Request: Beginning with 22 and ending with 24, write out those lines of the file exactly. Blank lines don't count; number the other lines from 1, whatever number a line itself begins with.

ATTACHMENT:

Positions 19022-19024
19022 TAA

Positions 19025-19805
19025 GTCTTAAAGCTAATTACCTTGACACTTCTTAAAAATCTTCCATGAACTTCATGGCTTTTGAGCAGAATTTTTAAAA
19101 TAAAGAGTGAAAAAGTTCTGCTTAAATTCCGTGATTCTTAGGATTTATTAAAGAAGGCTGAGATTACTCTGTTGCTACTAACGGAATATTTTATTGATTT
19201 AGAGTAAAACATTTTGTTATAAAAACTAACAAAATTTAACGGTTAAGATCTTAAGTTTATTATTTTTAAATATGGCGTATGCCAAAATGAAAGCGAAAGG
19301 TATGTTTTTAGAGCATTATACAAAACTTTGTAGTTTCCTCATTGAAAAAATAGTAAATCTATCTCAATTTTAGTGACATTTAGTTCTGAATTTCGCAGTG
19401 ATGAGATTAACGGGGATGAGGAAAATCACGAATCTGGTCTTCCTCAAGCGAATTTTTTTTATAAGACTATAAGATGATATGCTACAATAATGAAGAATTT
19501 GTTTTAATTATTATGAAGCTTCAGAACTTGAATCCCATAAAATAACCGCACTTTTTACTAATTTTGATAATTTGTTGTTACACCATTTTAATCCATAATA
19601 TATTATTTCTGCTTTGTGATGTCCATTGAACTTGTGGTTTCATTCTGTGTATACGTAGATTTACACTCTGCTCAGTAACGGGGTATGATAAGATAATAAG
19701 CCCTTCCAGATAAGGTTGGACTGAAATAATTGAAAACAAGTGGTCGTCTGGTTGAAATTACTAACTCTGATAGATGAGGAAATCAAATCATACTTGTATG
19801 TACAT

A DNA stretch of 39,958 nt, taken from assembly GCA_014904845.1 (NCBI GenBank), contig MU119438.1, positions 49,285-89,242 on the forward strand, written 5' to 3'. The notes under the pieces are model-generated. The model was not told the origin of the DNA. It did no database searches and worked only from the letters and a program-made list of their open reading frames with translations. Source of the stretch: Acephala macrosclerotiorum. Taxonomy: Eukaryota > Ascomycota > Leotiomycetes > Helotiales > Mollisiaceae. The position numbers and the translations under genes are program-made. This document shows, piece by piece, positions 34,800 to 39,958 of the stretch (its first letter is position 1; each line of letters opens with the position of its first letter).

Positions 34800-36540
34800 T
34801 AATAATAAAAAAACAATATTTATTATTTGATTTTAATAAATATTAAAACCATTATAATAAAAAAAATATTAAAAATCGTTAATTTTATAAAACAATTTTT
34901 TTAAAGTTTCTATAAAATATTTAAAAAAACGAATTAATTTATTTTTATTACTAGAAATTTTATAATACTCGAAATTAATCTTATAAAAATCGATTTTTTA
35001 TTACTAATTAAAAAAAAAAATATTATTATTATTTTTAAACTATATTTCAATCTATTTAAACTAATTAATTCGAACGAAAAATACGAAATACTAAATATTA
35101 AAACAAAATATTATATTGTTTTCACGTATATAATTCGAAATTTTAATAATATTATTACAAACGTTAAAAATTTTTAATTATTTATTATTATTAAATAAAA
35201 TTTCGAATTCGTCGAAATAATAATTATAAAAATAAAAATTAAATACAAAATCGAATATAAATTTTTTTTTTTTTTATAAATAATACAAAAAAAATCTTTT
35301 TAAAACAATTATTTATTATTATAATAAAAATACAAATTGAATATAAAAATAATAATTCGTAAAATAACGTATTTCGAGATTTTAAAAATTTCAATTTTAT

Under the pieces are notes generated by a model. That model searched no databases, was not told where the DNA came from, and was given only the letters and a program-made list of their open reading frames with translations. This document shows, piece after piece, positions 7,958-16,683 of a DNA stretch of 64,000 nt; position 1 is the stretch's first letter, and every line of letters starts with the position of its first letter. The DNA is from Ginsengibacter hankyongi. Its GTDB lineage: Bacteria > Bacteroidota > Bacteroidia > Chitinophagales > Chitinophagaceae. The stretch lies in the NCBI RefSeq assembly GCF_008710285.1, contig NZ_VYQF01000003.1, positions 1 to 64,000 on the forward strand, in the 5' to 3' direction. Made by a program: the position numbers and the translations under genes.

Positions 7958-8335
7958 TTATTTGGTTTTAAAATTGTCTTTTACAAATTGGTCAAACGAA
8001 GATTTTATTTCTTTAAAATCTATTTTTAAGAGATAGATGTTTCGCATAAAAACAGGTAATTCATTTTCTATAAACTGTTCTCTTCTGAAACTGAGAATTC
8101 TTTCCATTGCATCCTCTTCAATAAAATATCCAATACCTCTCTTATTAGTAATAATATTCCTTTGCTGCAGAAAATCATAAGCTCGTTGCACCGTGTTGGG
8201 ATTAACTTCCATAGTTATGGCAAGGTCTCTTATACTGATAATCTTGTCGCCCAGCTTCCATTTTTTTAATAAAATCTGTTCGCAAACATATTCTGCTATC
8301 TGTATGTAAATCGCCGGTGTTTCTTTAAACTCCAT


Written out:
Under the pieces are notes generated by a model. That model searched no databases, was not told where the DNA came from, and was given only the letters and a program-made list of their open reading frames with translations. This document shows, piece after piece, positions 7,958-16,683 of a DNA stretch of 64,000 nt; position 1 is the stretch's first letter, and every line of letters starts with the position of its first letter. The DNA is from Ginsengibacter hankyongi. Its GTDB lineage: Bacteria > Bacteroidota > Bacteroidia > Chitinophagales > Chitinophagaceae. The stretch lies in the NCBI RefSeq assembly GCF_008710285.1, contig NZ_VYQF01000003.1, positions 1 to 64,000 on the forward strand, in the 5' to 3' direction. Made by a program: the position numbers and the translations under genes.

Positions 7958-8335
7958 TTATTTGGTTTTAAAATTGTCTTTTACAAATTGGTCAAACGAA